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**Rayleigh and Mie Scattering**

Remote Sensing ERAU Dr. Darrel Smith September 30, 2008

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**Rayleigh & Mie Scattering**

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Rayleigh Scattering

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**Rayleigh Scattering Light scattering off of air molecules (N2, O2)**

Can be extended to scattering from particles up to ~ 1/10 . Rayleigh scattering off the molecules of the air gives rise to a “blue” sky. Lord Rayleigh calculated the scattered intensity from dipole scatterers much smaller than the wavelength to be:

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Rayleigh Scattering

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**Rayleigh Scattering from Particles**

When scattering from a particle of size d with light of wavelength , the Rayleigh scattering is found to be: where R is the distance to the particle, n is the index of refraction, and is the scattering angle.

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Cross Section The cross-section of a particle is determined by the following equation where: is the differential cross section. Another way of representing this is by:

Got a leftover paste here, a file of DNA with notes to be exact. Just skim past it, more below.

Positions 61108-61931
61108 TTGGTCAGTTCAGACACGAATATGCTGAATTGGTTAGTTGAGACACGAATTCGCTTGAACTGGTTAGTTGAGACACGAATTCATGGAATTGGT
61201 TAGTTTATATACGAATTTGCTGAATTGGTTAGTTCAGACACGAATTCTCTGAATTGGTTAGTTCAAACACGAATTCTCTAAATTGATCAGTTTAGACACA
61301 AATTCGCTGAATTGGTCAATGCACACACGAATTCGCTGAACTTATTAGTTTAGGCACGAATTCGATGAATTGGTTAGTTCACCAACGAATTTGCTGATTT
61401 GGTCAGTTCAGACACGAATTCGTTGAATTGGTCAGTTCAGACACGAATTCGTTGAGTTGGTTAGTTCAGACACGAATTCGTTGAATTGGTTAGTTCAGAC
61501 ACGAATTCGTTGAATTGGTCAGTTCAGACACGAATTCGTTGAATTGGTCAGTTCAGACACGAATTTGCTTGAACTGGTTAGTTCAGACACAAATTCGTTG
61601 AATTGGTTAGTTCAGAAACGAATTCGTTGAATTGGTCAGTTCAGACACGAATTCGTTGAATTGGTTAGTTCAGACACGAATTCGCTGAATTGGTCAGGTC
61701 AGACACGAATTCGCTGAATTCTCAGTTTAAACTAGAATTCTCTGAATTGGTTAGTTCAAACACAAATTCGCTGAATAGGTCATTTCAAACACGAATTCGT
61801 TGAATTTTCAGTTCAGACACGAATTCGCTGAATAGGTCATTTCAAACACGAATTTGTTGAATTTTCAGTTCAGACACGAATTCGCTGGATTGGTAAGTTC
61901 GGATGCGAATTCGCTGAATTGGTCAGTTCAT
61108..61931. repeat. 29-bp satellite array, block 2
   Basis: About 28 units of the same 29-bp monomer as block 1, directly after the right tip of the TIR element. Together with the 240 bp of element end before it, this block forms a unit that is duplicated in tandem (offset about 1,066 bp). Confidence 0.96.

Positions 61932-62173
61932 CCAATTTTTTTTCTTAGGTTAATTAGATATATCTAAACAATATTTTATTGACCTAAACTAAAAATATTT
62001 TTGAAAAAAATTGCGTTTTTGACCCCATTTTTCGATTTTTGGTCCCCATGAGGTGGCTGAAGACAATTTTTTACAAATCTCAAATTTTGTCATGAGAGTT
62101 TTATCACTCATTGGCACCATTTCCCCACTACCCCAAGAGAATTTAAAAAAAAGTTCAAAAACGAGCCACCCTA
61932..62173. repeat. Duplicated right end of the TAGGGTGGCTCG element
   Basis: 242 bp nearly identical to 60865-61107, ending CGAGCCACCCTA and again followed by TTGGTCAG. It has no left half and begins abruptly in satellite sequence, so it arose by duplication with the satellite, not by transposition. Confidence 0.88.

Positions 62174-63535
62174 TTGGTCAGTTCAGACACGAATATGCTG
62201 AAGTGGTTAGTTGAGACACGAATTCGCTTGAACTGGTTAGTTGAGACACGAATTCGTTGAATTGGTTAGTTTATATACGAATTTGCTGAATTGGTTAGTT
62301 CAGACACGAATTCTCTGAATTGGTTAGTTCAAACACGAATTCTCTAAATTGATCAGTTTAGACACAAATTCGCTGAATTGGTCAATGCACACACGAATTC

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Problem Find the Rayleigh scattering cross-section for scattering from a small particle of size d using a wavelength if the scattered intensity is: where R is the distance to the particle, n is the index of refraction, and is the scattering angle. Answer:

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**Scattering from molecules**

A 5 mW green laser pointer is visible at night due to Rayleigh scattering and airborne dust. = 532 nm

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Homework Problem #1 If the Rayleigh cross-section for an N2 molecule is 5.1 x m2 at a wavelength of 532 nm (green light), what would be the characteristic size of an N2 molecule? Assume that the index of refraction of air is: nair =

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Problem What is the number density nbeam for a 5 mW green laser pointer whose wavelength is 532 nm and whose cross-sectional beam size is 2 mm?

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Homework Problem #2 What fraction of the light from a 532 nm pen laser gets scattered every meter?

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**Degree of Polarization**

In general, Rayleigh scattering is for randomly polarized incident flux and the scattered flux will be polarized. The degree of polarization induced by scattering from a small particle exposed to randomly polarized flux is: Bohren and Huffman (1998)

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Homework Problem #3 Plot the “degree of polarization” as a function of scattering angle . At what angle is the scattered light completely polarized? How might you observe this?

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